Halifax Regional Police's first voluntary-surrender event was so successful that two people turned themselves in even though there were no warrants outstanding for their arrest.
People accused of non-violent offences were given the opportunity to come forward and get a court date instead of being arrested. The idea, borrowed from the U.S., may be the first event of its kind in Canada.
Insp. Don Moser said they didn't know what to expect when they made the offer, but one man was so eager he arrived at the Dartmouth North Community Centre nearly an hour before doors opened at 8:30 a.m.
"Outstanding success from our point of view," Moser said. "We're really, really happy with how the community engaged in the program."
Hundreds of outstanding warrants
Halifax Regional Police have nearly 700 outstanding warrants on people for non-violent crimes ranging from unpaid motor vehicle fines to possession of stolen goods.
Warrants can prevent people from getting a job or volunteering. And there's always a risk of being arrested at home, in front of family and children, at work with colleagues present or at a traffic stop.
Police chose the Dartmouth North Community Centre as a neutral location, less threatening than a police station.
Melanie Perry, a senior Crown attorney at the Dartmouth office, was shocked by the turnout.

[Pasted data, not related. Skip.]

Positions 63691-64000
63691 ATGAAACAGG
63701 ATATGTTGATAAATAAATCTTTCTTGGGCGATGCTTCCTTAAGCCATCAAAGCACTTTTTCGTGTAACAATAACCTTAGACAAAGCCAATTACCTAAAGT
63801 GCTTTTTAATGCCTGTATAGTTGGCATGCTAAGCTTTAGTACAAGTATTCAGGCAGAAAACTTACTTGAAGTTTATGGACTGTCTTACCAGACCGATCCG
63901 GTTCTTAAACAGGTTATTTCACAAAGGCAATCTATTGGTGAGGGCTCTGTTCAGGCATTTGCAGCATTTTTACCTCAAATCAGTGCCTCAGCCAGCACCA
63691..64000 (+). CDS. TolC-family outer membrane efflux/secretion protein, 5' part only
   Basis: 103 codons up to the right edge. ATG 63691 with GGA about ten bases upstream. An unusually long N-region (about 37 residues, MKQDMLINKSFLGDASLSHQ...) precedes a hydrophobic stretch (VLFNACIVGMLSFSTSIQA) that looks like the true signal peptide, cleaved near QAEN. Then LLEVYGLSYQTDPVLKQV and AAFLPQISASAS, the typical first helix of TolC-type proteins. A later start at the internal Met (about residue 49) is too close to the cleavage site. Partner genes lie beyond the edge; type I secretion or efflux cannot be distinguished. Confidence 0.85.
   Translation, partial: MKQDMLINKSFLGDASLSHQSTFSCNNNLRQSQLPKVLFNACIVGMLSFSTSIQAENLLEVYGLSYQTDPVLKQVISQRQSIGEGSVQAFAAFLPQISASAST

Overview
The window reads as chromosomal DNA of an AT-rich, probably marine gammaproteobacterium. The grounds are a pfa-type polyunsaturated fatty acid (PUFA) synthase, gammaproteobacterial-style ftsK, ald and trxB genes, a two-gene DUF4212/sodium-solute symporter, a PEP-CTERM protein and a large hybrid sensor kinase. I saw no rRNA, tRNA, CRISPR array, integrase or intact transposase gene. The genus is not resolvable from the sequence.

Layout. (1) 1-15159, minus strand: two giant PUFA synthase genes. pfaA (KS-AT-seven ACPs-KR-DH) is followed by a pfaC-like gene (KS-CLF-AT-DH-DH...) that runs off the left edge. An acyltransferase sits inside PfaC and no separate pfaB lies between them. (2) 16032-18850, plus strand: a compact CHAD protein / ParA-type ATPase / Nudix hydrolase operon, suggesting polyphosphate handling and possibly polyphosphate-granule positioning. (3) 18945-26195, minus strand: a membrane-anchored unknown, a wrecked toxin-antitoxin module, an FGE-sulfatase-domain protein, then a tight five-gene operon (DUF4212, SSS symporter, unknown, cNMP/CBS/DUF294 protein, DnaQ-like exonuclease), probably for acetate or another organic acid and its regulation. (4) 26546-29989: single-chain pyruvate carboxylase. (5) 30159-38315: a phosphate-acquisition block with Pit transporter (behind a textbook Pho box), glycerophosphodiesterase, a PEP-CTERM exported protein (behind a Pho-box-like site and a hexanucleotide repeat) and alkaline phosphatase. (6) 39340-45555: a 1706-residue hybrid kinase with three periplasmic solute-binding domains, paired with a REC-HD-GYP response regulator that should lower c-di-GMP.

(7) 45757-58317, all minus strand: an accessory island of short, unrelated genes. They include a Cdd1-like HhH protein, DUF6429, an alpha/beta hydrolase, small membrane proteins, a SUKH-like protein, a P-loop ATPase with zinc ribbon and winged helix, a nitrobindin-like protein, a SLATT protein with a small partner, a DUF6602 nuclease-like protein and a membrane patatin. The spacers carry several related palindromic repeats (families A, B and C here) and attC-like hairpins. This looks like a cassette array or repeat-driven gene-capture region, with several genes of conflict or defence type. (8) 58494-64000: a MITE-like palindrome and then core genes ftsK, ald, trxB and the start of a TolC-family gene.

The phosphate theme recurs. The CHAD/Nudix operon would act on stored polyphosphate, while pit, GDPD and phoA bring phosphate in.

'Amazed is a way to put it'
"I think amazed is a way to put it," she said. "I didn't expect it to be certainly anywhere near as successful as it has been."
By the end of the event Saturday, a dozen people had turned themselves in, including the two who were mistaken. Nineteen warrants were cleared up in all.
Moser said for many the outstanding warrants were hanging over their heads and stopped them from contributing to the community.
"They were hesitant to actually volunteer," he said. "There were folks that were likely inhibited to apply for certain jobs."
Perry said she heard several people talking about how the warrants were hampering their careers.
"They were just sick of worrying about it, " she said. "There was one guy, for example, he was doing some scholastic stuff and realized he couldn't get his red seal if he had outstanding charges."
The numbers weren't the only surprise. Some people had warrants dating back to 2001.
And two people discovered they weren't wanted at all.
"We checked them on the system and they didn't have anything outstanding so they happily went along their merry way," said Perry.
Program will return
No one was taken into custody. Each person was given a future court date.
Moser said it's likely they'll host similar events again, maybe with a fully functioning courtroom.
"We may be able to engage you right into the court system," he said.
Moser noted people can also go into police stations or call police to deal with outstanding warrants at other times as well.